Saturday, April 18, 2009

Santa Cruz Hagaddah

So, I'm sure you are wondering, what does a Hagaddah have to do with fibroids? Or, if you are not Jewish, you are more likely wondering, what the heck is a Haggadah?

The Haggadah is the book that is used for the meal/service called the Seder that Jews (and this year President Obama too!) participate in during the holiday of Passover. The Hagaddah tells the story of the Jews' liberation from Egypt.

To be honest, I always felt that the Haggadah was pretty dry and boring, and struggled to find its relevance for me.

Then this year I went to a seder in Santa Cruz, and my hosts were using a photocopied cobbled-together Haggadah. I was completely fascinated by it, it really spoke to me. It talked a lot about liberating yourself, asked thought-provoking questions and even quoted Martin Luther King Jr's Mountaintop speech which never fails to bring tears to my eyes and of course is so appropriate for Passover. I thought to myself, this reads a lot more like the various books I've been reading in my fibroid-shrinking quest than it does a typical Haggadah! I was actually disappointed that we went through it quickly (whereas normally I'm happy to rush through the service to get to the food.)

I asked my hosts about it and it turns out the parts that appealed to me were from the aptly named Santa Cruz Haggadah. For those of you who don't know Santa Cruz, it's the epitome of what people in the rest of the country think of when they think of California -- a town full of surfers, vegans, and spiritually aware folk.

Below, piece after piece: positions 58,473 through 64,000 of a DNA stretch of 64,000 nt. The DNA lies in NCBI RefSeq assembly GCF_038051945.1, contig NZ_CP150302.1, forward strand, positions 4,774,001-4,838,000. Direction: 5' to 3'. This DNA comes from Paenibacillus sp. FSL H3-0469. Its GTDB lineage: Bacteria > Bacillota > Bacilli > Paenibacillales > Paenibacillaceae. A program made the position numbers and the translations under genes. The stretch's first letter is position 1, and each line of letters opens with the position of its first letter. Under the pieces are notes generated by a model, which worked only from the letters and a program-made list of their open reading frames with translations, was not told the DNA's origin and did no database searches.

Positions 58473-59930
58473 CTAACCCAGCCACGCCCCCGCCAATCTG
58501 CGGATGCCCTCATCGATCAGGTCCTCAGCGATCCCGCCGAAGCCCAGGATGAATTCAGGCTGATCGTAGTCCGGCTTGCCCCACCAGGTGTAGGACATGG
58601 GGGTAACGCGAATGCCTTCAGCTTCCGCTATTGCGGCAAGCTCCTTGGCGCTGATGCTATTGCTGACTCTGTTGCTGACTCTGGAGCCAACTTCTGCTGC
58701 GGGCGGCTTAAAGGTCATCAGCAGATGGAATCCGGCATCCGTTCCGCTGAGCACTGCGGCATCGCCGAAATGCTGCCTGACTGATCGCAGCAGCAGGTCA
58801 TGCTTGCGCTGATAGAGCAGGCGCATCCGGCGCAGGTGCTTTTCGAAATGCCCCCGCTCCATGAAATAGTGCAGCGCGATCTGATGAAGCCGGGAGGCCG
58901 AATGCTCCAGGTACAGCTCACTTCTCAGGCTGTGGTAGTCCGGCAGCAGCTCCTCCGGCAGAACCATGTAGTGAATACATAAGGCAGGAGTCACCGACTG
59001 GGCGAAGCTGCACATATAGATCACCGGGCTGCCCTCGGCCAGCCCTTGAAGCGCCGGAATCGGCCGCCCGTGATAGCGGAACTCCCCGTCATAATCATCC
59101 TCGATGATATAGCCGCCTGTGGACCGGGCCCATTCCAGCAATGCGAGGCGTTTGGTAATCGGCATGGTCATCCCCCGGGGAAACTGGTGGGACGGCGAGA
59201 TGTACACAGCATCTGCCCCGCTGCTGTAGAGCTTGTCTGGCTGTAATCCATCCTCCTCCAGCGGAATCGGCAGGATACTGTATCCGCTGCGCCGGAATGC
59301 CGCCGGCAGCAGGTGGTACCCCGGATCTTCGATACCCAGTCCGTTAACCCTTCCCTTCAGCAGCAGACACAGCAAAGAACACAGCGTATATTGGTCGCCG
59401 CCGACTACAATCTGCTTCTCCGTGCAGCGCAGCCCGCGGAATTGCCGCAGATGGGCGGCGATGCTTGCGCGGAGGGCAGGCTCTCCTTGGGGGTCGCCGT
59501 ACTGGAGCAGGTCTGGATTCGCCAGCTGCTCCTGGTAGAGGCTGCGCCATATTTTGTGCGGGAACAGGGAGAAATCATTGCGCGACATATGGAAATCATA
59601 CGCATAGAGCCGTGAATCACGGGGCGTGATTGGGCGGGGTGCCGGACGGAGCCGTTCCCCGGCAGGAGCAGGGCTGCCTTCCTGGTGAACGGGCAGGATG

I looked it up on the web, and here it is!I also found this description which I think describes it well: In addition to acknowledging the historical Exodus, The Santa Cruz Haggadah pays attention to the idea that it is up to us to heal the planet (Tikkun Olam) and free ourselves from whatever holds us back from being the best people we can be. In essence, it nurtures a very interactive seder that encourages personal liberation. Using this haggadah ensures a Seder that is deep, high and fun; meaningful, joyous and memorable for all who participate.

If you are looking for an alternative to the regular Haggadah that feels more integrated with the personal growth you have been trying to do, this is it. This would also be of interest as general reading for to those who are interested in tying their religious beliefs to the emotional work they are doing. (The Leader's Edition evidently has extra thought-provoking questions too)

No comments: